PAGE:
Keep your new gadgets and data secure

Do you have a cell phone, Amazon Echo or Apple Watch on your holiday wish list? Smart devices play a quintessential role in keeping us connected on and off campus. But the technology that connects us also puts our data at risk.

According to a recent Pew Research Center study, 73% of adults in the U.S. believe they have very little or no control over the data companies collect about them. And what happens to that data once it has been collected? 

You have more control than you think through the actions you take with your smart devices. Follow these steps to protect your personal and business data:

  • Change your default settings. Did you know many smart devices and services collect, share, store or sell your data by default? But that doesn’t mean it’s set in stone. You should periodically review the privacy and security settings on your devices, apps and accounts to make sure you’re not sharing more than intended. See the Mozilla Foundation’s Holiday Guide for a wealth of information about how individual products handle your data.
  • Install security updates. Manufacturers and app developers regularly update their software to fix bugs and vulnerabilities. You should always apply these security updates as soon as possible to keep your data safe from cybercriminals. To ensure you don’t miss anything, consider setting up automatic updates.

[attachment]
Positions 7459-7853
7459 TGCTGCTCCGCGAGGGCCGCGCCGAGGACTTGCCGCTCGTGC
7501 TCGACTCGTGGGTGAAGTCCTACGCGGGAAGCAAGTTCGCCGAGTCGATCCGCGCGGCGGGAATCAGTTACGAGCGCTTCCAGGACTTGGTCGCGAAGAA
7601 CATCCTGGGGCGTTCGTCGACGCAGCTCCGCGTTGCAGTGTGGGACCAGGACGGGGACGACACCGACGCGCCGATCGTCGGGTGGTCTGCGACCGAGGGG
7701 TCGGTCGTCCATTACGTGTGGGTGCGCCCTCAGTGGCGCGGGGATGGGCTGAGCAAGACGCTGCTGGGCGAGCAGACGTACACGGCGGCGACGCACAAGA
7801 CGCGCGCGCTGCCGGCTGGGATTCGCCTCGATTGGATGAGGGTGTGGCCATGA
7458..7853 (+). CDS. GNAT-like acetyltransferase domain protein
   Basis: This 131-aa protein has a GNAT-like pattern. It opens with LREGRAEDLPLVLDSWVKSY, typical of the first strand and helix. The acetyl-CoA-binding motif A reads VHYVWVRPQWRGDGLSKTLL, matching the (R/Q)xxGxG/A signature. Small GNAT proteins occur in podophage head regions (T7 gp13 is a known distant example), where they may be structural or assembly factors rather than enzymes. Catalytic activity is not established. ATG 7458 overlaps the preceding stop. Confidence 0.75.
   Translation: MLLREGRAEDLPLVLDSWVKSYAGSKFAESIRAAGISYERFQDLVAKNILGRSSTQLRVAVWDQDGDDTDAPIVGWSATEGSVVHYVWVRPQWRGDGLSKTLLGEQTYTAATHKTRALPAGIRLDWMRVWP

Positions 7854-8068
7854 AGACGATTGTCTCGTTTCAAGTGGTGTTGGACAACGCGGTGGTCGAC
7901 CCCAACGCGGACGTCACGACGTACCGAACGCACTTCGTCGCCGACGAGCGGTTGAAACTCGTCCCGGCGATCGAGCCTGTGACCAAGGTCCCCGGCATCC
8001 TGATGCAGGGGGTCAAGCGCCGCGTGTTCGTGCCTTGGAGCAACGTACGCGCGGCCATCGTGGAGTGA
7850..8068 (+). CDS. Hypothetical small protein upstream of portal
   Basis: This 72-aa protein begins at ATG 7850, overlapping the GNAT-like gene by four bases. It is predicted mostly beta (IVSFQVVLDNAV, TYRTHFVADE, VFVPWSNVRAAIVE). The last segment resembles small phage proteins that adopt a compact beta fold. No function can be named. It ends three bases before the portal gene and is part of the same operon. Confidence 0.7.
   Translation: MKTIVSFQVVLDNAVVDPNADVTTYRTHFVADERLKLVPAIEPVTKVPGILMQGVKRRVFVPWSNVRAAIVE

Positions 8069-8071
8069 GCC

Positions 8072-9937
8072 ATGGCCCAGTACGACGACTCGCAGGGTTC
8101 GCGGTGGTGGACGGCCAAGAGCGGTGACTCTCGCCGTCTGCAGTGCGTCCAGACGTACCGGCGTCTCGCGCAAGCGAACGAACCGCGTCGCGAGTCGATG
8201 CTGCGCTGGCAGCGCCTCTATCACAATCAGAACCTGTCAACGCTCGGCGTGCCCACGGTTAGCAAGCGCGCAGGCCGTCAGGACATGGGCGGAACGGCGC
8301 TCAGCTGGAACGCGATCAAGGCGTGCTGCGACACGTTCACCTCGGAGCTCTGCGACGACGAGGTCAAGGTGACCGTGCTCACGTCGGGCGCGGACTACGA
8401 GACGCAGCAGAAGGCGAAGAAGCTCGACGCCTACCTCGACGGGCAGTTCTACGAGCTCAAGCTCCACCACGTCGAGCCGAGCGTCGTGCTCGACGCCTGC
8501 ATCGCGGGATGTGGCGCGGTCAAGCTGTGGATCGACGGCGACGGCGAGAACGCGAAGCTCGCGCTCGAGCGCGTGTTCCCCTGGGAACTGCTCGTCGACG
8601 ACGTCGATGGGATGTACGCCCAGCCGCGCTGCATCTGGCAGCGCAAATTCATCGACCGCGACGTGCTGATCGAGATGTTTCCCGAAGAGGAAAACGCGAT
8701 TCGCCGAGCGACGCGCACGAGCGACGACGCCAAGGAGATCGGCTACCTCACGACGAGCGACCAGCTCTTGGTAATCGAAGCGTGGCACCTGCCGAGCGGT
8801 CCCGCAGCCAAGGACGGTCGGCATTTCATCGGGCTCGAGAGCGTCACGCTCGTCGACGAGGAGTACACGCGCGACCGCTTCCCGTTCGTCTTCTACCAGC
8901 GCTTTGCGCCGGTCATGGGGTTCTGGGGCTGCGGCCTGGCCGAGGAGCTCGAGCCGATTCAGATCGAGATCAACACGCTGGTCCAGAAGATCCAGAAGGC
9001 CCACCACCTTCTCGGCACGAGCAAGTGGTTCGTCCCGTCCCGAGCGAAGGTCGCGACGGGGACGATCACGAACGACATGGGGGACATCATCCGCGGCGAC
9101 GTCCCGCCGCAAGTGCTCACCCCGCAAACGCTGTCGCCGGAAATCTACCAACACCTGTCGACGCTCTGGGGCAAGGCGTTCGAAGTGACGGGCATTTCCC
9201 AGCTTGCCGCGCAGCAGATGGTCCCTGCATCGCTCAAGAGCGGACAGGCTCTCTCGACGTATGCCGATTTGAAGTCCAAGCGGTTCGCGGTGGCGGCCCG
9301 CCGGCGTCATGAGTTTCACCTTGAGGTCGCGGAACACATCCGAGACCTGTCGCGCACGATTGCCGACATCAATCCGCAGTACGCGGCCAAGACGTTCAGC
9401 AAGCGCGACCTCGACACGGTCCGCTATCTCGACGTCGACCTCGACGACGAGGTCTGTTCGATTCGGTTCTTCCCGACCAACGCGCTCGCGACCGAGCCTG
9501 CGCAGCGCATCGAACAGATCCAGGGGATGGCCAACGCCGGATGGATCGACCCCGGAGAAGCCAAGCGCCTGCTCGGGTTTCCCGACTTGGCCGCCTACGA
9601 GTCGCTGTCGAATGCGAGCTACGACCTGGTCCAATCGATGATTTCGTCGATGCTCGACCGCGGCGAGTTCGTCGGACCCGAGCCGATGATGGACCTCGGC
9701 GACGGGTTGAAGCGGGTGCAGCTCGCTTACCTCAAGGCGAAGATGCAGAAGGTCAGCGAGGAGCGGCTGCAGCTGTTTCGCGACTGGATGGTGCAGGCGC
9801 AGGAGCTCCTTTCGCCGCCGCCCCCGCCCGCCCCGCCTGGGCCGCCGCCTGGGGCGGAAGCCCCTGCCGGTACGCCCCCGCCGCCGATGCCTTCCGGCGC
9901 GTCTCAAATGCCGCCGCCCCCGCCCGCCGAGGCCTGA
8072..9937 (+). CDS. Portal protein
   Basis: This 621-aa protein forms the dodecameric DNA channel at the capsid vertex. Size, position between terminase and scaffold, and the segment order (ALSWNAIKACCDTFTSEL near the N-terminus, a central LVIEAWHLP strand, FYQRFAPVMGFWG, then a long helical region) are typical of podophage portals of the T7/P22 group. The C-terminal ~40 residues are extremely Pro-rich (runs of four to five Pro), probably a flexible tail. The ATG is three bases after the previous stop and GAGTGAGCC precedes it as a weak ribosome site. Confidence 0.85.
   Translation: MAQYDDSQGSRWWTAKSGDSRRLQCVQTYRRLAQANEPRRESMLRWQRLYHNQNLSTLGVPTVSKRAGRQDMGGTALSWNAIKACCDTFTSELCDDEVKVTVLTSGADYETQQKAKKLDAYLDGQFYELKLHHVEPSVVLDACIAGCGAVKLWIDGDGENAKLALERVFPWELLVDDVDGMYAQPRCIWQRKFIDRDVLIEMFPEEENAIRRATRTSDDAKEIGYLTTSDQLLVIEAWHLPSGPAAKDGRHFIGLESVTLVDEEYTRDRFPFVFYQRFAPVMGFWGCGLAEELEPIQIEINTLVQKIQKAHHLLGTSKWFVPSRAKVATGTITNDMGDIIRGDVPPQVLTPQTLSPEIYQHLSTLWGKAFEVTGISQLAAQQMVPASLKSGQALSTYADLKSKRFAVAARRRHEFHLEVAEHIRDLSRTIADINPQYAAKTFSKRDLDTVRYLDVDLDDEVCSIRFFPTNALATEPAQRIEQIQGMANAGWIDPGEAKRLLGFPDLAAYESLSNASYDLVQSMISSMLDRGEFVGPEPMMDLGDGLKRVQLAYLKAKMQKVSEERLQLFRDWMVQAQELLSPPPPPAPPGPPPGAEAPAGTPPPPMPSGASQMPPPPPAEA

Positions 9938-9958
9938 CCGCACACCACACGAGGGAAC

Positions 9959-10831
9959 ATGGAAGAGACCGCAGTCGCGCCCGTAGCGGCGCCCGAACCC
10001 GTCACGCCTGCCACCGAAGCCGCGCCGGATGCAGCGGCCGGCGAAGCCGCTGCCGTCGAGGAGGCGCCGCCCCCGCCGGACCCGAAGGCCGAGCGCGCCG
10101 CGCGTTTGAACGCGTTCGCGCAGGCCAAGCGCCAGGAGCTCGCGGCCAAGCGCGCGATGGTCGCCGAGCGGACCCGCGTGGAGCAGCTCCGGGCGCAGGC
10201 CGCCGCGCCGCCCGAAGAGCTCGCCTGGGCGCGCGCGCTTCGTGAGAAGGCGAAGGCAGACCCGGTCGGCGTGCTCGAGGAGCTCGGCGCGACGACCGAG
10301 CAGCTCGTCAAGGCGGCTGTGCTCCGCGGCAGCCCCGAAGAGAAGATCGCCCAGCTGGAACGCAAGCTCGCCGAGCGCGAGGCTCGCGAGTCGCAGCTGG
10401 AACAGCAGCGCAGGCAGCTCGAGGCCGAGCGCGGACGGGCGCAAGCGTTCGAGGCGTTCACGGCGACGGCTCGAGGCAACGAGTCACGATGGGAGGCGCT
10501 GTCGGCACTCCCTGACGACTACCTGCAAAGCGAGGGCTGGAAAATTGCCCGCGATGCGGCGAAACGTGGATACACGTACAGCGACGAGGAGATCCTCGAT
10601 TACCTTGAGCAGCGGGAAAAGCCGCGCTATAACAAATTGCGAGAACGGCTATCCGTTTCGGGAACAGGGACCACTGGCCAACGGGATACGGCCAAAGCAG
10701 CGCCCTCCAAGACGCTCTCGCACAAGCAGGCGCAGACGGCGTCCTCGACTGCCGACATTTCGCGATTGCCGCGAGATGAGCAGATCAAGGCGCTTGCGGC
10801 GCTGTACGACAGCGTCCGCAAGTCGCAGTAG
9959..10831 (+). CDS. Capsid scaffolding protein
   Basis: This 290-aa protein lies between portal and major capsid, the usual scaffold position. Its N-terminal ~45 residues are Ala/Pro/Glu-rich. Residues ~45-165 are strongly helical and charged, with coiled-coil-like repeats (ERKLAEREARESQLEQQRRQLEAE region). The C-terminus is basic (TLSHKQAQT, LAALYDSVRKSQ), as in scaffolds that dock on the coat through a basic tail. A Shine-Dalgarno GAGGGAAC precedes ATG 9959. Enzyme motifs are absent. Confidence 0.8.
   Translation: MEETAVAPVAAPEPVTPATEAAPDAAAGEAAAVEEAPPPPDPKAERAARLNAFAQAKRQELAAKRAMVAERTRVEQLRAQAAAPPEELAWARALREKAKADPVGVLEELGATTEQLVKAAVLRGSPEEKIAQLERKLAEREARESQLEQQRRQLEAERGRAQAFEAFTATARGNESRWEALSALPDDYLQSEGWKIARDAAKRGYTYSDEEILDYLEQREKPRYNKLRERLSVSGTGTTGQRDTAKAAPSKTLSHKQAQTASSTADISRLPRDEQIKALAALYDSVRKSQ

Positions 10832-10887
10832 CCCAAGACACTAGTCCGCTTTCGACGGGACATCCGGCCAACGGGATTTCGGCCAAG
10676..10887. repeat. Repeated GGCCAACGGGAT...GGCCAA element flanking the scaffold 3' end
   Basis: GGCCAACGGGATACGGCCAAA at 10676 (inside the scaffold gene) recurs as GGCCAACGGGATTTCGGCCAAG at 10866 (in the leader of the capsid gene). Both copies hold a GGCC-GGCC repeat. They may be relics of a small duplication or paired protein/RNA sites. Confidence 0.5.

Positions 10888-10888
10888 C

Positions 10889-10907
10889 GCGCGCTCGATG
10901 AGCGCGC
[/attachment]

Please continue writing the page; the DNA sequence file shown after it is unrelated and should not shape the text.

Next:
• Protect your devices in case of loss or theft. Be sure to lock your devices when not in use with a passcode, pattern or biometric authentication such as a fingerprint scan. Also consider enabling device-finding functionality to help you not only locate your missing gear but remotely lock or wipe data if needed.
  • Don’t expose IoT to the public internet. Be sure to place your IoT or other smart devices behind your home network firewall, which is a feature provided by most routers and wireless access points. If your network equipment allows for creating segments in your home network, it is wise to separate IoT devices from other connected devices such as laptops, smartphones and tablets. See your network equipment help guides for assistance.
  • Set up two-factor authentication (2FA). Duo Security, NC State’s 2FA solution, adds a powerful layer of protection for your data. Download the Duo Mobile app on your new smartphone or tablet for convenient and secure authentication. For more information, see How do I add a new device to Duo?
  • Delete apps you don’t need. How many apps have you downloaded and never used again? More apps means more data collected about you. Take stock of the apps running on your devices and delete any that you don’t need. For services you do use, many can be accessed through a secure web browser for more privacy.
  • Turn off and unplug. Consider muting, unplugging or disabling microphones, speakers and cameras when you are not actively using them. Although convenient, capabilities such as Bluetooth, Near Field Communication and GPS make it easy for criminals to access your data.
  • Reset old devices. Before selling or disposing of old smart devices, it’s a good idea to wipe all data stored on them. By resetting to the factory settings, you can help prevent identity theft, data breaches or data disclosure.

Check out this list compiled by the National Cybersecurity Alliance to learn how to access your privacy and security settings on many popular devices and services.

If you have questions about how to keep your smart devices secure, contact the NC State Help Desk via the NC State IT Service Portal or call 919.515.HELP (4357).